Why San Francisco City College Might Close
The Accrediting Commission for Community and Junior Colleges put City College of San Francisco on notice Tuesday that it has eight months to address 14 serious management and fiscal problems or be decertified.
Schools must be accredited to receive public funding. In June, school trustees approved a $187 million 2012-13 budget to serve the school’s more than 90,000 students. About $97 million of that amount comes from the state and would be withdrawn if the school lost accreditation. If the governor’s tax measure fails in November, the school could be out another $10 million. Trustees also voted to place a $79 per parcel tax on the city’s November ballot, but even if approved, those funds would not be available this year. City College will not pass a final budget until September.
For now, the school must prove to the commission by Oct. 15 that it should retain its accreditation. Then commission representatives will visit the school to monitor progress.
“Since the loss of accreditation would likely cause San Francisco City College to close, during the ‘show cause’ period the College must make preparations for closure,” said Barbara Beno, the commission president in a letter to City College of San Francisco Interim Chancellor Pamela Fisher.
While the college has seen reduced funding in recent years, Beno said all schools in the state have faced similar problems, yet only two of the state’s 112 community colleges are in similar situations: College of the Redwoods in Eureka and Cuesta College in San Luis Obispo. Compton College closed in 2005 after it lost accreditation.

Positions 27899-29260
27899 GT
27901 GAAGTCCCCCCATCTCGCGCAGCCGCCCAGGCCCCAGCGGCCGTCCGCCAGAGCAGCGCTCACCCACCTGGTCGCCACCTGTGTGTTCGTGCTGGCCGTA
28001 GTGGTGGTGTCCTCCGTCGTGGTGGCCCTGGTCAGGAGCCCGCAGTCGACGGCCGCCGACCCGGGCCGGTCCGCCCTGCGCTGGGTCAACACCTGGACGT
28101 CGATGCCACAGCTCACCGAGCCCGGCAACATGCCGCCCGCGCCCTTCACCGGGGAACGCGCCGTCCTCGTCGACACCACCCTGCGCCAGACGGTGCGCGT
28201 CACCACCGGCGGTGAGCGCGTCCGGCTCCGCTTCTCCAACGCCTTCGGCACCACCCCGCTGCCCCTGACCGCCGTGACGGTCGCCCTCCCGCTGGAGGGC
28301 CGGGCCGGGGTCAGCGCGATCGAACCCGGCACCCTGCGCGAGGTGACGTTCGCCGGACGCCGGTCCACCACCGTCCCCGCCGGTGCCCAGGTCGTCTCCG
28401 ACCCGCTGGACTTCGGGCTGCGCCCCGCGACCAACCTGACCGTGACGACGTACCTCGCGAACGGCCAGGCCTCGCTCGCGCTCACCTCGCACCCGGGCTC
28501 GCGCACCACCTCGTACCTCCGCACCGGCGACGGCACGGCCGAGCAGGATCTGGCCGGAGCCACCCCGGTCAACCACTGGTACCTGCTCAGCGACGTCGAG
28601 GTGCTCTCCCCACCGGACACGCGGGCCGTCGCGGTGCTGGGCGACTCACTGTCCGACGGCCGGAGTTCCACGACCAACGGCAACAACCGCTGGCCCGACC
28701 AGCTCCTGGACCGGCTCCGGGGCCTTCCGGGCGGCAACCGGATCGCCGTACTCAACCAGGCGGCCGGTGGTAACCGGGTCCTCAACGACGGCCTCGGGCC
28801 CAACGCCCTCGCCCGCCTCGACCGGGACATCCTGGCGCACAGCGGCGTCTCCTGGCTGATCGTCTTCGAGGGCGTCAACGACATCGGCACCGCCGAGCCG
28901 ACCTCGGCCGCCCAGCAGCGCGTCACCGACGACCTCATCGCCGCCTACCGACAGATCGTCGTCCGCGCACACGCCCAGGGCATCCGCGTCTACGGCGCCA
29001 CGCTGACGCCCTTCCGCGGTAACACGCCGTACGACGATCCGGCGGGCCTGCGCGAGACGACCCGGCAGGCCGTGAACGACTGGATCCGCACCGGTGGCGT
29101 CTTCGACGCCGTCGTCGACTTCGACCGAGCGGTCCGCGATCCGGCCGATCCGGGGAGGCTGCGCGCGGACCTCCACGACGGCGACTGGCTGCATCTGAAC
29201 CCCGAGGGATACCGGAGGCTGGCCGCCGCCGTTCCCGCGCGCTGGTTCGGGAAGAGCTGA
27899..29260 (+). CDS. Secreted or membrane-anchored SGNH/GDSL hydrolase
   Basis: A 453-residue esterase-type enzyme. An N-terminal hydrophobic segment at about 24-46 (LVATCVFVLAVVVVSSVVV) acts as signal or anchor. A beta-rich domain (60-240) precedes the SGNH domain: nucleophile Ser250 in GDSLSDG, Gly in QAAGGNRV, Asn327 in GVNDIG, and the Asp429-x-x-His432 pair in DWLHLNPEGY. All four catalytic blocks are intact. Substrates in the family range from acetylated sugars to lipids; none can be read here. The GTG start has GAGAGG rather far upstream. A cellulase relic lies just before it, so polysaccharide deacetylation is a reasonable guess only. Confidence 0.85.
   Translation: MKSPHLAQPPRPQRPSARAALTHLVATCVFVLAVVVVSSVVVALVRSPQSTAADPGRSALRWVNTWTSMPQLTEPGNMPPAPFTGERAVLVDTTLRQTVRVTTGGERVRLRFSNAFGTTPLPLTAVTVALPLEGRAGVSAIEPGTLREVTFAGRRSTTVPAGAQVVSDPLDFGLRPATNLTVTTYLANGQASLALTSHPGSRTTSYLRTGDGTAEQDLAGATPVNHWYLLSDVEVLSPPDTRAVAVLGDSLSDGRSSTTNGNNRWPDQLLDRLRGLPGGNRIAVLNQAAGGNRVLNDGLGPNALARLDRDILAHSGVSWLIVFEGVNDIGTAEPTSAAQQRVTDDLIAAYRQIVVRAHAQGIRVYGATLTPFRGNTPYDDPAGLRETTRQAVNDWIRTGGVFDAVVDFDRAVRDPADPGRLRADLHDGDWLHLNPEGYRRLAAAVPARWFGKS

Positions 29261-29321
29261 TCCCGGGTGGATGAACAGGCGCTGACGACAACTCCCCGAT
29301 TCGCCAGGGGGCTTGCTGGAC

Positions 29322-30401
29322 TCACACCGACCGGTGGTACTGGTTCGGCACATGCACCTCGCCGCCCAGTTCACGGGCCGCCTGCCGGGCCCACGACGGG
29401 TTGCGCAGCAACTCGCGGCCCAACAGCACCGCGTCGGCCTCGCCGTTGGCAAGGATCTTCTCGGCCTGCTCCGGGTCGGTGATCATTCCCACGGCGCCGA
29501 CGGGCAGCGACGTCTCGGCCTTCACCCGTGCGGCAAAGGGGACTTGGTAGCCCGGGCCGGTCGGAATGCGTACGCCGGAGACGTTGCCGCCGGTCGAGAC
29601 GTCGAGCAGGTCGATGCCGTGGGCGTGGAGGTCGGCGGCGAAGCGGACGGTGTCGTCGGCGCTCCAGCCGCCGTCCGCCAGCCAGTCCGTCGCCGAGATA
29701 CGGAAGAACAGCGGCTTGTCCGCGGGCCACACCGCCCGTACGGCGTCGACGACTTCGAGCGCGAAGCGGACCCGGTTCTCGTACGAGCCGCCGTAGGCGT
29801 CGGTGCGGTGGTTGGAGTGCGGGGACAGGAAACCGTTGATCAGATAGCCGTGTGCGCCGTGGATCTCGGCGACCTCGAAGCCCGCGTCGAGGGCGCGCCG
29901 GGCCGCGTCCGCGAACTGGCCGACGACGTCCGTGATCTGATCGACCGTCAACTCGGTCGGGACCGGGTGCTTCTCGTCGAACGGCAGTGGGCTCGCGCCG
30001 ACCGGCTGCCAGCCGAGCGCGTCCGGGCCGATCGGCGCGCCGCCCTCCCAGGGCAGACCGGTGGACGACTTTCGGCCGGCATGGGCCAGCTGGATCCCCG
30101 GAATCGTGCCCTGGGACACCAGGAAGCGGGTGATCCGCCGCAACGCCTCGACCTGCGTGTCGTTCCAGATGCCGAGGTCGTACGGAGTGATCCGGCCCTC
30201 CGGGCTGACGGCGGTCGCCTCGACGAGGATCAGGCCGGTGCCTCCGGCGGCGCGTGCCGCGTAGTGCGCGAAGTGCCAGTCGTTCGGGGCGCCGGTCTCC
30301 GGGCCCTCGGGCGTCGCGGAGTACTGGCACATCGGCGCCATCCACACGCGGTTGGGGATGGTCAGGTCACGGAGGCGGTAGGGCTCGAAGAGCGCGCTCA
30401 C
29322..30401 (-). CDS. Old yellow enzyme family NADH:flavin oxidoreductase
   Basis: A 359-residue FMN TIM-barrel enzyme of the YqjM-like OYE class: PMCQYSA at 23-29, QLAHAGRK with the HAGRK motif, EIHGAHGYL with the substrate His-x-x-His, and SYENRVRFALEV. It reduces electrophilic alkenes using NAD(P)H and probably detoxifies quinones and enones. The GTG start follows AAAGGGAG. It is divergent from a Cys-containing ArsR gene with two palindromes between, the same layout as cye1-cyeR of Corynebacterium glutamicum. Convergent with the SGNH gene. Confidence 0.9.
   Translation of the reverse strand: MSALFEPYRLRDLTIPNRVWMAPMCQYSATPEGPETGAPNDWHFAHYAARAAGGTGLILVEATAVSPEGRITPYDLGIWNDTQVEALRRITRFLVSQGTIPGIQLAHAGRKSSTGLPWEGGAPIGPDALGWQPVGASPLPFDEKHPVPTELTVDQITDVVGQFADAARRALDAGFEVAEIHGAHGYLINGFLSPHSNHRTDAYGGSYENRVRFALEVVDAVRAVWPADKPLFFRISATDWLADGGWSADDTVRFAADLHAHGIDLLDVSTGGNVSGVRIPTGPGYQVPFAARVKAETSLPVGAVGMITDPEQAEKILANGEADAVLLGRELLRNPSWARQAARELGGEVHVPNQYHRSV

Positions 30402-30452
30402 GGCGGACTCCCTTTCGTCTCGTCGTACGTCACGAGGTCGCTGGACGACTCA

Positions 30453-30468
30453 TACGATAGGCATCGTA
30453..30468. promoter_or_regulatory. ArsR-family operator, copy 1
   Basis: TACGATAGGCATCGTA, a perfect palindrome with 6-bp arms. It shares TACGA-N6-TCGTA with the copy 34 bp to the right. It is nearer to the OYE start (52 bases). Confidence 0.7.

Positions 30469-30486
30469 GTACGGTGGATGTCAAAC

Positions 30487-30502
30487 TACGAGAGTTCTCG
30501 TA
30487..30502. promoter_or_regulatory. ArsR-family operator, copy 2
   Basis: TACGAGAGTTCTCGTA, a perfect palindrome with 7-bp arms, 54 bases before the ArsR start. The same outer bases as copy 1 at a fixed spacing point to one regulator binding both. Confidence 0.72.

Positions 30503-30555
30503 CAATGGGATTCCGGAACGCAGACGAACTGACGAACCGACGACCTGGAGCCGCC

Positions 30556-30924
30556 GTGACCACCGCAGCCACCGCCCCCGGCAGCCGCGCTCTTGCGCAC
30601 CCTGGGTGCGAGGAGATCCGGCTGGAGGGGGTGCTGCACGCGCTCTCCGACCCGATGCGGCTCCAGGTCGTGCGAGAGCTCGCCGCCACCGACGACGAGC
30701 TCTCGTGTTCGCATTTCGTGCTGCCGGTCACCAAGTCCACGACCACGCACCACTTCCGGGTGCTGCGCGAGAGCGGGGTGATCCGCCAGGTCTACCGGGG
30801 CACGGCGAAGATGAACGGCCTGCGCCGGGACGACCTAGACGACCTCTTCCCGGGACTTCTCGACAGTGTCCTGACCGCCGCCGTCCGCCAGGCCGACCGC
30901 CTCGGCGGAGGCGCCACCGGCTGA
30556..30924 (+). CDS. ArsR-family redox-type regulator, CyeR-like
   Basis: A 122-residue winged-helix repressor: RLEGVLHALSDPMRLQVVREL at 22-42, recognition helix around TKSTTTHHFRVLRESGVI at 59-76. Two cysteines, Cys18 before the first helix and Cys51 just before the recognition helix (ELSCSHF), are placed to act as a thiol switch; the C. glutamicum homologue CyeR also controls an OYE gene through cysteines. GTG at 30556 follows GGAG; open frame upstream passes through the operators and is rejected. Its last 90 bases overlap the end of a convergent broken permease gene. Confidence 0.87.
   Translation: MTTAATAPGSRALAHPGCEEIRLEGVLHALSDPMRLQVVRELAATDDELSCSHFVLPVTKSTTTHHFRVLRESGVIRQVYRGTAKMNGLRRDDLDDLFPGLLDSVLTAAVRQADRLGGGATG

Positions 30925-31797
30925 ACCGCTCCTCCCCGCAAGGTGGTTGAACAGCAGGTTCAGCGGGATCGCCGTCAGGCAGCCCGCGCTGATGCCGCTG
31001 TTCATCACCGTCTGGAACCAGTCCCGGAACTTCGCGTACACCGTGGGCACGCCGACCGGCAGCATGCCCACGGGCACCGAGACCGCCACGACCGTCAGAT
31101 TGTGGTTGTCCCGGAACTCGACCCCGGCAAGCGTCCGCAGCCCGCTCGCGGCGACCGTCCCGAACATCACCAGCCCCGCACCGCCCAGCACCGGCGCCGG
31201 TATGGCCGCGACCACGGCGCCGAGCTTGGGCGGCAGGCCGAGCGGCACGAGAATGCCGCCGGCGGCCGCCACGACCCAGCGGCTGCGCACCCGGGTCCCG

In a written response to the commission, Fisher said the school is “fully aware of the seriousness of the situation.”
“The report shows that clear, difficult choices must be made, immediately, and at anumber of levels. The ultimate responsibility rests with the Trustees, administration,faculty and staff to reinvent City College so that it can continue to achieve its important mission, but in a more cost-effective and efficient way,” she wrote.
One of the commission’s main concerns is City College’s lack of a permanent funding base. Salaries and benefits account for 92 percent of general fund spending, leaving only eight percent for all other operations and maintenance. Almost 2,700 people work at City College, supporting nine campuses and more than 100 “instructional sites.”
“The lack of self-examination and failure to react to ongoing reduced funding has caused the institution to reach a financial breaking point,” the commissioners wrote.
Commissioners also noted that City College does not have enough administrators for a school of its size, with only 39 administrative positions. Many of those positions, including the chancellor’s post, are filled by temporary employees who lack “the appropriate administrative structure and authority to provide oversight and leadership.”